Although circumstances differ by country, a priority for all sub-Saharan African countries must be to contain the adverse impact of the crisis on economic growth and poverty, while preserving important and hard-won gains of recent years—sustainable debt levels, lower inflation, progress with liberalizing trade, and structural reforms.
Pressures to respond to weakening balance of payments positions with protectionist measures or by reverting to administrative controls need to be resisted, the report said. Economic policy through these difficult times should therefore be guided by the following principles, Sayeh stated:
• Use all available fiscal space. The global financial crisis will reduce government revenues. If the increase in the fiscal deficit can be financed, countries that have achieved macroeconomic stability and sustainable debt levels should maintain planned spending. A few countries also have scope for discretionary fiscal stimulus, such as additional social measures to protect the poor. Commodity exporters that accumulated savings during the boom may be able to adjust gradually by drawing down reserves. In countries with limited or no fiscal space, however, there may be no alternative to tightening fiscal policies in the near term. Additional donor support would ease the adjustment. Eventually, however, all countries will have to adjust to the new external environment.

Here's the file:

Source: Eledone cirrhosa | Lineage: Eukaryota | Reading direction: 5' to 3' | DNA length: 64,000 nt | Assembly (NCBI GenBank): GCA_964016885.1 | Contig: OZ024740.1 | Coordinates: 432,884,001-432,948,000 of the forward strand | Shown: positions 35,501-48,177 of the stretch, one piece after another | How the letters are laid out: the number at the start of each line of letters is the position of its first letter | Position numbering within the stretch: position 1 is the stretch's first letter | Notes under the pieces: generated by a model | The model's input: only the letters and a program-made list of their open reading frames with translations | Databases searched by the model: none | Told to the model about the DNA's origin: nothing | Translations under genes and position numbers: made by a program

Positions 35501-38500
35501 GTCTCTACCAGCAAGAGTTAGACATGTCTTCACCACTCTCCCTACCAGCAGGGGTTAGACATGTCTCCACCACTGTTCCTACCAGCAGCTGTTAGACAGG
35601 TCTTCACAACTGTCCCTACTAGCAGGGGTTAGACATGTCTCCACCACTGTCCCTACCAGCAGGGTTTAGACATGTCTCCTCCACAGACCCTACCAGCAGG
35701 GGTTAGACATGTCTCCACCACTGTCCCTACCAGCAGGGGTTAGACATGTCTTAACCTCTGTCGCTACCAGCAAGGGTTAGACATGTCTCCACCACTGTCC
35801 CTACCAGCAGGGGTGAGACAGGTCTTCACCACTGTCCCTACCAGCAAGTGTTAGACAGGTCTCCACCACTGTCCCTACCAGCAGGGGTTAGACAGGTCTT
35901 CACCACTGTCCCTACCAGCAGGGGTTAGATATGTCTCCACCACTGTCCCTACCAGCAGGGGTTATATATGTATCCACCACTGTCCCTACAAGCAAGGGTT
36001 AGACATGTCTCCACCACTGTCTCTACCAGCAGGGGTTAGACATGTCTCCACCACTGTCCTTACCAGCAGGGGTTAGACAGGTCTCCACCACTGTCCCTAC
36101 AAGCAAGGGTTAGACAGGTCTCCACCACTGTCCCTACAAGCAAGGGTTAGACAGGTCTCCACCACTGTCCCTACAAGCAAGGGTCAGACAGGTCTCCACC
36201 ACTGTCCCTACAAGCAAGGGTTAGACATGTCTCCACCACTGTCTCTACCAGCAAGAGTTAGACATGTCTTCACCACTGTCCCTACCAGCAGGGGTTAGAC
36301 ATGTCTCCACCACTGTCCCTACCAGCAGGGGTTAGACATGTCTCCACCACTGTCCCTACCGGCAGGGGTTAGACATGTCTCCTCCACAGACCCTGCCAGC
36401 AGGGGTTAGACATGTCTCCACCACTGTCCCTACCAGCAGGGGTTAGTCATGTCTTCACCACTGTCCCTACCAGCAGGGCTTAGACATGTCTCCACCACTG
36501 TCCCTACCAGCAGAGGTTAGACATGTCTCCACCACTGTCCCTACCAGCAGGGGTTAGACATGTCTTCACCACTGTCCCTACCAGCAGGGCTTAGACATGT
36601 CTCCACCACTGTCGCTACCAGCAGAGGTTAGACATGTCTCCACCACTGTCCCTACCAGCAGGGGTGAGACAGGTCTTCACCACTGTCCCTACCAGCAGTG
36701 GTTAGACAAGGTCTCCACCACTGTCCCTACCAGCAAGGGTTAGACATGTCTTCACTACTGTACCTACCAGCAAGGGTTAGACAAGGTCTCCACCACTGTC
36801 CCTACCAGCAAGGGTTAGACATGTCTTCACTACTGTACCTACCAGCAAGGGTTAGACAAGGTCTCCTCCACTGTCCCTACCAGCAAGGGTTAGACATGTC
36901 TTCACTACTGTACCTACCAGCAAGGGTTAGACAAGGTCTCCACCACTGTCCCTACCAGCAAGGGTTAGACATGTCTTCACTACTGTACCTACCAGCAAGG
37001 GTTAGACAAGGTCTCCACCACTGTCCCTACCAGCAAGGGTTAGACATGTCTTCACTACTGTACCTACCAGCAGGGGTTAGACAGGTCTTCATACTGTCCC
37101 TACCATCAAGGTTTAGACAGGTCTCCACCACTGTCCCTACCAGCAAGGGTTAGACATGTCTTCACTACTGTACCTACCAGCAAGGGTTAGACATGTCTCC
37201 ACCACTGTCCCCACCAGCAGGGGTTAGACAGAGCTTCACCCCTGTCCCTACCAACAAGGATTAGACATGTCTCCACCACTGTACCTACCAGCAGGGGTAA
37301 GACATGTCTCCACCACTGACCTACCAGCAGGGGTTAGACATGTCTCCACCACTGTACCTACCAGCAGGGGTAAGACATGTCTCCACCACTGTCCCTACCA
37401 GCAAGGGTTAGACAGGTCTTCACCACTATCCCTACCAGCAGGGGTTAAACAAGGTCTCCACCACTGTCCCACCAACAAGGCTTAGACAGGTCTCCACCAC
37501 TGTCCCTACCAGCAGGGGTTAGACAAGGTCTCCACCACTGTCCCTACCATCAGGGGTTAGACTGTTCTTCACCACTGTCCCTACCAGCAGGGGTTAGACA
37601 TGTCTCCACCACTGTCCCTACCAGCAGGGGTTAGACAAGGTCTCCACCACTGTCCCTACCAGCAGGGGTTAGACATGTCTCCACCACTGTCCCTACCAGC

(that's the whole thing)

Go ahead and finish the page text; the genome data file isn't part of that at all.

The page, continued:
• Ease monetary policy where possible and let exchange rates adjust to the external environment. Because the plunge in commodity prices should prove to be disinflationary, it may be possible for some countries to ease monetary policy. Where the terms of trade have deteriorated or capital flows are drying up, real exchange rates will have to depreciate.
• Closely monitor financial vulnerabilities and be prepared to act promptly. The impact on the region’s financial systems has been limited so far, but the economic slowdown and exchange rate volatility in some countries are likely to increase credit risk and nonperforming assets and weaken the balance sheets of financial institutions and corporations. To counter that, priorities may at times have to be reordered to emphasize short-term measures, such as intensified surveillance to facilitate early detection of risks.
To carry forward the reform momentum of the past decade in the current adverse environment, Africa will need additional aid resources, at least the doubling of aid promised by the leaders of major industrialized countries at the Gleneagles Summit in 2005, Sayeh said.
Although donor countries are also under pressure, aid commitments, which constitute a small share of their budgets, should still be honored. “Without additional donor support, the necessary large expenditure cuts could set poverty reduction and economic development in Africa back by several years and might even endanger political stability in some countries,” she said.
IMF doubles access limits
The IMF has stepped up its help for low-income countries during the crisis. On April 23 it announced a doubling of borrowing limits of the poorest countries under its concessional Poverty Reduction and Growth Facility and Exogenous Shocks Facility.
The IMF’s Executive Board has also begun discussions on options for raising additional resources for concessional lending to allow the Fund to scale up its capacity to assist low-income countries over the medium term.